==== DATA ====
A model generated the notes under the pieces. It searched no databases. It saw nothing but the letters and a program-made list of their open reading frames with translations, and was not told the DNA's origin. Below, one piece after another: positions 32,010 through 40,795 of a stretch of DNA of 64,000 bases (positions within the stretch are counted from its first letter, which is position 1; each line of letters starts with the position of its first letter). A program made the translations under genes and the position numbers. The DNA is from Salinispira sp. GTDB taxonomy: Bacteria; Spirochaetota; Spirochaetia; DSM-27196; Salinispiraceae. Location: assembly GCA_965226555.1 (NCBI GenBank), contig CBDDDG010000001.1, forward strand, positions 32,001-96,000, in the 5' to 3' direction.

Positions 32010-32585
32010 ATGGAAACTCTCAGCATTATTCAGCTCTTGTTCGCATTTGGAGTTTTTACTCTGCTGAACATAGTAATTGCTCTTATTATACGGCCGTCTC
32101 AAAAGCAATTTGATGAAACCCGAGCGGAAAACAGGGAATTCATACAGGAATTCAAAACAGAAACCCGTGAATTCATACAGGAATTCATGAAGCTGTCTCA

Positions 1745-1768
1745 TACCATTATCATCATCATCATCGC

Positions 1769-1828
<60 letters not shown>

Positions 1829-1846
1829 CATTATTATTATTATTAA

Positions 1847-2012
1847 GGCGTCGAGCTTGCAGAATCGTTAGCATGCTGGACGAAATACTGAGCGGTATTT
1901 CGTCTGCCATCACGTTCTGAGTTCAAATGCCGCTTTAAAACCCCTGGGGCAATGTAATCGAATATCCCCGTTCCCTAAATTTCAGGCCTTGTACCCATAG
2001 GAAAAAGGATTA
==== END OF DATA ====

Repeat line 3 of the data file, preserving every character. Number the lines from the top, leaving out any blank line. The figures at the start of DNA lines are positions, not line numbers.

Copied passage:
32010 ATGGAAACTCTCAGCATTATTCAGCTCTTGTTCGCATTTGGAGTTTTTACTCTGCTGAACATAGTAATTGCTCTTATTATACGGCCGTCTC